Globalist forces are being mobilised to win a last battle in the ‘long-war’ – looking to break-through everywhere.
In The Revolt of the Public, Martin Gurri, a former CIA analyst, contends that western élites are experiencing a collapse of authority deriving from a failure to distinguish between legitimate criticism and – what he terms – illegitimate rebellion. Once control over the justifying myth of America was lost, the mask was off. And the disparity between the myth and public experience of it became only too evident.
Writing in 2014, Gurri foresaw that the Establishment would respond by denouncing all evidence of public discontent, as lies and disinformation. The Establishment would, in Gurri’s telling, be so constrained within their ‘bubble’ that they would be unable to assimilate their loss of monopoly over their own confected ‘reality’. This Establishment denial would be made manifest, he argued, in a delusional, ham-fisted authoritarian manner. His predictions have been vindicated with Trumpist dissidence denounced as a threat to ‘our democracy’ – amidst a media and social platform crackdown. Such a response would only confirm the suspicions of the public, thus setting off a vicious circle of yet more “distrust and loss of legitimacy”, Gurri concluded.
This was Gurri’s main thrust. The book’s striking feature however, was how it seemed so completely to nail the coming Trump and Brexit era – and the ‘anti-system’ impulse behind them. In America, this impulse found Trump – not the other way around. The point here essentially being that America no longer saw Red and Blue as the two extended wings belonging to the bird of liberal democracy. For something around half of America, the ‘system’ was rigged towards a profiteering 0.1%, and against them.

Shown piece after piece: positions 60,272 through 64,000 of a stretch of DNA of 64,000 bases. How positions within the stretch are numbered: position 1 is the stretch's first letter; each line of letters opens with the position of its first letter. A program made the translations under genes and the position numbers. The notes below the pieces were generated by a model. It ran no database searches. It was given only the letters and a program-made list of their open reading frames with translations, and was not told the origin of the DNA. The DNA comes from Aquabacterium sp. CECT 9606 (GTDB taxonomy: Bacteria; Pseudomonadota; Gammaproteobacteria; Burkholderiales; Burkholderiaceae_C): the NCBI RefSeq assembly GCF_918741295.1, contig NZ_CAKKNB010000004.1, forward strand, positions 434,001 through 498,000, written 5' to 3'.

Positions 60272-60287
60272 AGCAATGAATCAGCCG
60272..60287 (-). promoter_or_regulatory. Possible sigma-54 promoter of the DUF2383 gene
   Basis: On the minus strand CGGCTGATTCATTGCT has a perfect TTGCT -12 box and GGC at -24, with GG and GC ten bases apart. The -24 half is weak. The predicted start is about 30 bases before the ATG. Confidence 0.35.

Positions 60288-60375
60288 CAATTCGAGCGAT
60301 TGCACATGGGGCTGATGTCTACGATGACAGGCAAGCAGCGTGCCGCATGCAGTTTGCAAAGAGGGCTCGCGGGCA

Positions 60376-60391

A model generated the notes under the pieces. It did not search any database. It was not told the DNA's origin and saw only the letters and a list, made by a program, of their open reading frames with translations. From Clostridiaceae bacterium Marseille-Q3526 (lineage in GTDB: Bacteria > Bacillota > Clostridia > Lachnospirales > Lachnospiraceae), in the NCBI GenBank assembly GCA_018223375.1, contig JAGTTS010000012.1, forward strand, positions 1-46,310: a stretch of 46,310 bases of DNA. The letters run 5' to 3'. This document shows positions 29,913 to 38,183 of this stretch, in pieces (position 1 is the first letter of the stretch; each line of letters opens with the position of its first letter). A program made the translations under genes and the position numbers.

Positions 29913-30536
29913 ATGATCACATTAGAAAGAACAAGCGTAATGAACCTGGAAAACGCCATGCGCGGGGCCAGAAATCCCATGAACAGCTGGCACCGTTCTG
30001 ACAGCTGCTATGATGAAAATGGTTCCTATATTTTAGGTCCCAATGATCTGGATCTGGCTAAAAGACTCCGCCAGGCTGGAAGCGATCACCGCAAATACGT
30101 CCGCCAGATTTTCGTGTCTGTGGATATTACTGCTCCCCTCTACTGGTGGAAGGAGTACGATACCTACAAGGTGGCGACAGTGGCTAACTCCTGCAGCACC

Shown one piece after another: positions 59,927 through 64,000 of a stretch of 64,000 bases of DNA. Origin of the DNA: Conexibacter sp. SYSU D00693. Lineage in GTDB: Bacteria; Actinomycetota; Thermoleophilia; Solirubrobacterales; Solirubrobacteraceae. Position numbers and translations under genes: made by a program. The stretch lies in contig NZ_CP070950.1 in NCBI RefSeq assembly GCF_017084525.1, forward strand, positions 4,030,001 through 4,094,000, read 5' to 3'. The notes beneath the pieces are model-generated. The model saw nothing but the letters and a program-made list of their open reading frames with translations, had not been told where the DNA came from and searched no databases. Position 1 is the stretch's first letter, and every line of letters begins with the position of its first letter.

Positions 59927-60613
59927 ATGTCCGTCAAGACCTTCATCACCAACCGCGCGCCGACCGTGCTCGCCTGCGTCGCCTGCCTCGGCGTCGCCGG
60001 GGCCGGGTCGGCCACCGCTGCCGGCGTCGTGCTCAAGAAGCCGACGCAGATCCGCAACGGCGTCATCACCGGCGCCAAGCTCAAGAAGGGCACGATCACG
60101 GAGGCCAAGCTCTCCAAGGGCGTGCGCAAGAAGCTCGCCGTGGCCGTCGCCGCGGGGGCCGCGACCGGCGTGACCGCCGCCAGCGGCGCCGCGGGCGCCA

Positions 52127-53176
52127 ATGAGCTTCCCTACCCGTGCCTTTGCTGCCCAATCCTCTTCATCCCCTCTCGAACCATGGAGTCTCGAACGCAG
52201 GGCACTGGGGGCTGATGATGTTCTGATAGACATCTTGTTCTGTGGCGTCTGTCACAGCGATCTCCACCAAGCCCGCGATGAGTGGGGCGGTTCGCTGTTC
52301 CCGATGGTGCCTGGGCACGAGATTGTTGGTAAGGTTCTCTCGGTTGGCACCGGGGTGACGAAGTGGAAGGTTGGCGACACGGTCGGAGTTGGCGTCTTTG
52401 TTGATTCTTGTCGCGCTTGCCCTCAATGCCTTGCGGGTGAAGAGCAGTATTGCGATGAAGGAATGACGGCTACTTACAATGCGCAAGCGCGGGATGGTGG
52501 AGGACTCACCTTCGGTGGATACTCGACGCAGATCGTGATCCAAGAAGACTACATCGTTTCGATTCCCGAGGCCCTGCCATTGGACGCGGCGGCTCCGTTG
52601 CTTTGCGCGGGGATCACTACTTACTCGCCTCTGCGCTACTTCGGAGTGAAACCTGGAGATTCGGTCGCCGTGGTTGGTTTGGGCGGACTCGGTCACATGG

The key point here surely is whether the élites’ Great Re-set – to reinvent themselves as leaders of the ‘re-vamped’ values of liberalism, overlayered by a newly up-dated, AI and robot-led, post-modernity – is destined to succeed, or not.
Continued ‘westification’ of the globe – the principal component to ‘old’ liberal globalism – though tarnished and largely discredited, remains mandatory, as made clear in the cogent reasoning recently advanced by Robert Kagan: Absent the justifying myth of ‘seeding democracy across the world’ around which to organise the empire, the moral logic of the entire enterprise begins to fall apart, Kagan argued (with surprising frankness). He thus asserts that the U.S. empire abroad is required – precisely in order to preserve the myth of ‘democracy’ at home. An America that retreats from global hegemony, he argues, would no longer possess the cohesive binding to preserve America as liberal democracy, at home either.
Gurri is ambivalent on the élite’s ability to stick fast. He both asserts that “the centre cannot hold”, but then adds that the periphery had “no clue what to do about it”. The public revolts would likely arrive unattached to coherent plans, pushing society into interminable cycles of zero-sum clashes between myopic authorities, and their increasingly furious subjects. He called this a “paralysis of distrust”, where outsiders can “neutralize, but not replace the centre” and “networks can protest and overthrow, but never govern”.